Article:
Allie-Brennan Calls For Swift Response To Monkeypox Outbreak
Newtown Legislative Delegation member Rep Raghib Allie-Brennan is calling for a swift and targeted response to the expanding monkeypox outbreak sweeping the nation and causing growing concern around the globe.
Allie-Brennan joined fellow lawmaker Rep Jeff Currey in support of the state Department of Public Health, which on July 28 announced the launch of a new program to administer doses of the monkeypox vaccine.
“With the steady increase of monkeypox cases here in Connecticut and across the US, it is critical that our state take swift action to ensure those most at risk of exposure to monkeypox have immediate access to vaccination,” the lawmakers said in their joint statement. “While anyone can be affected by the virus, an overwhelming majority of monkeypox cases are concentrated in men who have sex with men. We’re pleased to see the state is prioritizing this group in its vaccine rollout.”
Allie-Brennan and Currey thanked DPH Commissioner Manisha Juthani and her team for advising them, along with other state leaders, and LGBTQ+ focused organizations over the last few weeks, and coordinating public education and outreach initiatives, offering testing, facilitating treatment, and making the monkeypox vaccine available.
“As evidenced by the state’s nation-leading response to the COVID-19 pandemic, Connecticut has the tools and operational framework to quickly address the recent outbreak and limit further community spread,” the statement continued. “Working to safeguard at-risk populations and combat the stigma surrounding monkeypox will ensure patients have access to dignified care while also protecting public health.”
While Connecticut is implementing a comprehensive response strategy, containing the virus depends on a concerted effort at the state, national, and international levels, Allie-Brennan noted.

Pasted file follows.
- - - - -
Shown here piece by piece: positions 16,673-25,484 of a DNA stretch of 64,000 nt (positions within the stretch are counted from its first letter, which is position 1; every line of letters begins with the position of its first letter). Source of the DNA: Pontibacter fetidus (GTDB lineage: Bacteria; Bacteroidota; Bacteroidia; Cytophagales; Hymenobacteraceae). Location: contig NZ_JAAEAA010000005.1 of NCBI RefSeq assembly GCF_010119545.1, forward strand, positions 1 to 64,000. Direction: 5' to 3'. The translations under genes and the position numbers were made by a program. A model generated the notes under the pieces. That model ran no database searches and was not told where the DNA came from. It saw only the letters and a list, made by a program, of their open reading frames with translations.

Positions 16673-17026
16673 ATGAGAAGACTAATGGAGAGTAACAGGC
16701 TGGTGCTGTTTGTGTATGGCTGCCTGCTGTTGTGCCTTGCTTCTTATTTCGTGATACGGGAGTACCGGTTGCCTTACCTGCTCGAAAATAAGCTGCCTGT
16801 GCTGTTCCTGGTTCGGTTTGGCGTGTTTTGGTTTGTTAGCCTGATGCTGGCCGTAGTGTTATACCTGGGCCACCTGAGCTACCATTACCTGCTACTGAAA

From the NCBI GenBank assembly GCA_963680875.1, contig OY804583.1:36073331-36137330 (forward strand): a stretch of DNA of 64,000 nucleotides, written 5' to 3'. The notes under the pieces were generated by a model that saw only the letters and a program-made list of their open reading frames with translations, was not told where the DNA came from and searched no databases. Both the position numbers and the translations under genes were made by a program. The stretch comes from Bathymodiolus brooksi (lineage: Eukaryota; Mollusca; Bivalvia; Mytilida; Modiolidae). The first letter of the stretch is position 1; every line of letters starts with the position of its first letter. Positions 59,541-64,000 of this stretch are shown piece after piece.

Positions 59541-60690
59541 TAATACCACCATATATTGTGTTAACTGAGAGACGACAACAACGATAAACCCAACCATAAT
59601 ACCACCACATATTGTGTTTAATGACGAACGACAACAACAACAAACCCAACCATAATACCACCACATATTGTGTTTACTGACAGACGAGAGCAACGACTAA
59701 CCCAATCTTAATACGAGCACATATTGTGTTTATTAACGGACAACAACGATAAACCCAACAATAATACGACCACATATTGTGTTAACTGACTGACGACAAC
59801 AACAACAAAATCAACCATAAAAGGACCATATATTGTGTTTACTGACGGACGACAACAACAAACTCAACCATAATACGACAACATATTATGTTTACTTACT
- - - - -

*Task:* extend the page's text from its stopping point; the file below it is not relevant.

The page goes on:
“There is a short period of time to minimize widespread transmission of the virus and we urge Connecticut’s federal delegation to work with federal leaders to secure additional vaccine doses and testing resources,” the joint statement concluded.
On Monday, August 1, 15 providers across the state began making monkeypox vaccines available to people who met qualifying criteria. On that same date, the Newtown Health District also created a localized information page that is linked through the municipal website — newtown-ct.gov.
The expanded provider network was announced as Connecticut’s monkeypox case count approached two dozen. By August 2, that number had increased to 35.
The cases have been reported across five counties, and all were men, the majority aged 20 to 49. Most occurred in men who identified as LGBTQ+, officials with the state Department of Public Health said.
Eligibility & Vax Locations
Connecticut has received 1,778 doses of the monkeypox vaccine, and more are expected. According to recommendations from the US Centers for Disease Control and Prevention, the eligibility criteria for the monkeypox vaccine includes:
*Persons identified by state and local public health as being close contacts to someone who has tested positive for monkeypox (must be Connecticut resident)
*Connecticut residents, regardless of immigration status, who meet the following criteria:
*Men who have sex with men, gay, bisexual, transgender, gender non-conforming, or gender non-binary AND
*Age 18 or older AND
*Have had multiple or anonymous sex partners in the last 14 days
Individuals who meet the eligibility criteria should especially consider getting vaccinated if: